How could someone find out about the needs of the community? Let’s say you’re starting a business and you’re an entrepreneur leading with the heart. How could you find out a need in the community and align your products and services with that?
One great way is starting to have conversations with people, building a relationship and then asking what’s important to them. I’m sure there are probably some surveys you could take as well, but the idea is to connect with people. Not necessarily just tell them what they need, but try to find out from them what’s valuable to them and what would make a difference for them.
Connect from the heart, ask them what they need and listen and then go from their perspective. You said that in your nonprofit organizations, you’ve always had a lot of volunteers. Volunteers are like the staff. They’re like having staff. What are some of your tips for having volunteers that always show up in creating those relationships?
One is to remember that it’s important to build a relationship and to build trust. A lot of times I’ve seen that organizations have a need. They have something that needs to get done. They will tell their staff or volunteers to do it, but to remember that these volunteers are giving you their time and they’re human beings who are trying to also find meaning in life. One of the things that I’ve found important is trying to find out what their passion is because when someone is serving from their passion, it’s a different ballgame. What I try to do is ask them, “What are you passionate about? What’s important to you?”
Then I try to connect them in a role that aligns them with their passion. They’re motivated intrinsically and they’re not motivated by something that I’m going to give them or whatnot. That’s so much more powerful. That’s one thing. Another thing is building community. The volunteers that I’ve worked with have always been a part of the staff meetings that I’ve done. I’ve always valued their feedback. They feel they’re a part of the team and they have a voice. Over at Mercy Housing, all our volunteers got t-shirts that said, “Community Care Team,” so people in the community knew who the leaders were and they can go to them. They would use those whenever they were serving the community.Volunteers are giving you their time and they are trying to also find meaning in life. Click To Tweet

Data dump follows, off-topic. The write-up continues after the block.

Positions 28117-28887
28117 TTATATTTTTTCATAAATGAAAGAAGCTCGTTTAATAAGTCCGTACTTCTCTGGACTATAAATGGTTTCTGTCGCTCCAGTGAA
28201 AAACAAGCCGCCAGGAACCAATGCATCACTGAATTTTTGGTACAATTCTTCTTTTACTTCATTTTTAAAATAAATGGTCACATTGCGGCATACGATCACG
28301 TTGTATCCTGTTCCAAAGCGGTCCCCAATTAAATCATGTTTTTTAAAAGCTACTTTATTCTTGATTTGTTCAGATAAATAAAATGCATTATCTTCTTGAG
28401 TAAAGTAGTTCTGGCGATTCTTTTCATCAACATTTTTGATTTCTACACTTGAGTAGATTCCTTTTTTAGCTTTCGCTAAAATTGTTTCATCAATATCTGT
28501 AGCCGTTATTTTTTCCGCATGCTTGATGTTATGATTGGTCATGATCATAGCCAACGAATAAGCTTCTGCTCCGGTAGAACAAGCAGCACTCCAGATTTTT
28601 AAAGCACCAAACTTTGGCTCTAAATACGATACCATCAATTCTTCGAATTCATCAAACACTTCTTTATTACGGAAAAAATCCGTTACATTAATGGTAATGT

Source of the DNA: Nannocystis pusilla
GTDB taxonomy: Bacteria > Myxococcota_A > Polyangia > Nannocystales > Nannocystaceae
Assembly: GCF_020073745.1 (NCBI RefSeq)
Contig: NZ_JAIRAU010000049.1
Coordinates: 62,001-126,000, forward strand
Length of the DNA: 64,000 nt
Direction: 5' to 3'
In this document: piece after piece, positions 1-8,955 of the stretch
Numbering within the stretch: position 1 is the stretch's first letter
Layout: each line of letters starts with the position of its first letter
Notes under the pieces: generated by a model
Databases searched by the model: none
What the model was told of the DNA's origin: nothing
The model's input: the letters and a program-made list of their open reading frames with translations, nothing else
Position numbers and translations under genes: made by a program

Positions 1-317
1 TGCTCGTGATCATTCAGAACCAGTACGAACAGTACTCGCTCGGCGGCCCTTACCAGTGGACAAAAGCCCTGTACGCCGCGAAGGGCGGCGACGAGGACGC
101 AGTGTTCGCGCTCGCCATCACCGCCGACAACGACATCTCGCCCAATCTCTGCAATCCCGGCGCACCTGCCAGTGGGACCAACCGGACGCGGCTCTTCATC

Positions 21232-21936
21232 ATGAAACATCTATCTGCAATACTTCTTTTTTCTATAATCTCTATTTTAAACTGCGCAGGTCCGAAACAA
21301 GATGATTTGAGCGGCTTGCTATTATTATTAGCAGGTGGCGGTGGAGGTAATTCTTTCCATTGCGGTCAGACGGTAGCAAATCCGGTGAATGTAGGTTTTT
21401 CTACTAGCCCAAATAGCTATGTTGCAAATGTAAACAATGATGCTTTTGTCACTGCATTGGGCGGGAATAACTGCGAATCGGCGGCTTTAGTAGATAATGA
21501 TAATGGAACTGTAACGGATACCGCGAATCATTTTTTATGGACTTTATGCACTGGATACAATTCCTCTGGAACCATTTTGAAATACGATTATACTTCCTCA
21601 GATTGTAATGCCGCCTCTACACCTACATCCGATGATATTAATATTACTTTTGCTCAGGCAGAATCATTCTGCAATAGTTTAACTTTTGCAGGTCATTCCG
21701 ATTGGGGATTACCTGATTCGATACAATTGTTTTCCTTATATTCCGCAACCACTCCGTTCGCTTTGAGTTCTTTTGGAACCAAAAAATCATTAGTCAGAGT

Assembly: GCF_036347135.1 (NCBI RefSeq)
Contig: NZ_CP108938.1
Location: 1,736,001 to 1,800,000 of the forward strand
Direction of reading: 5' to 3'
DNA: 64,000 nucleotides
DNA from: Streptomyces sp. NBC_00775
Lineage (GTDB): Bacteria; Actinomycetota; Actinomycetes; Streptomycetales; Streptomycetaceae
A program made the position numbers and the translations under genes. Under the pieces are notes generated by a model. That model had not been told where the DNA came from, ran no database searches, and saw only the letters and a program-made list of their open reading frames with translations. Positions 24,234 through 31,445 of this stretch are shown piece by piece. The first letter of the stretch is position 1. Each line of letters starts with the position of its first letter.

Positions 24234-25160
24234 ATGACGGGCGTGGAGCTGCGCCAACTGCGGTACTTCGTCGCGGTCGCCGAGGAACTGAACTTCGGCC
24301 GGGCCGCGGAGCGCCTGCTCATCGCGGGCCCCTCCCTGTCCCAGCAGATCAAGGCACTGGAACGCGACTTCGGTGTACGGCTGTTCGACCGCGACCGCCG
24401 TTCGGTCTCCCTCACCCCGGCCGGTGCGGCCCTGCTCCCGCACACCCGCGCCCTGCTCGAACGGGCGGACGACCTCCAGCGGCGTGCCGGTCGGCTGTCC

What I’m hearing is to find out their passion. They’re intrinsically motivated and that takes a lot of burden off of the leader because the person already has that internal motivation. Give them recognition by giving them the t-shirts and make sure that their voices are heard by including them in places where decisions are being made. You wrote a book, Essentials for Cultivating Passionate Volunteers and Leaders. Tell us about that.
This is a book that’s like a manual. I wanted to keep it short and to the point so anyone could use it as a resource quickly. I pretty much put down things in there that I think are important for working with volunteers. It talks about connecting volunteers with their passion. It talks about building that relationship, building a community, how to find volunteers and how to outreach. Then even when you wouldn’t think someone would volunteer, to still give them an opportunity. There’s a whole chapter also on giving feedback as well because that’s something that’s important in any work environment.
How do you give nonviolent feedback?
One of the first things you want to do is ask them if they’re open to hearing feedback. Sometimes we just barge in and we tell them what we’re thinking. That way they have a heads up that it’s coming. Another thing is maybe to schedule a time that we will meet with them and let them know. Then to be clear about, also stating what they’re doing right that you appreciate. Make an observation of what’s working and then sharing something but being very specific. A lot of times when we give feedback, we tell people what we think. That’s not what we’re going to do here when we’re giving feedback. We want to make sure that we’re stating what we’re observing.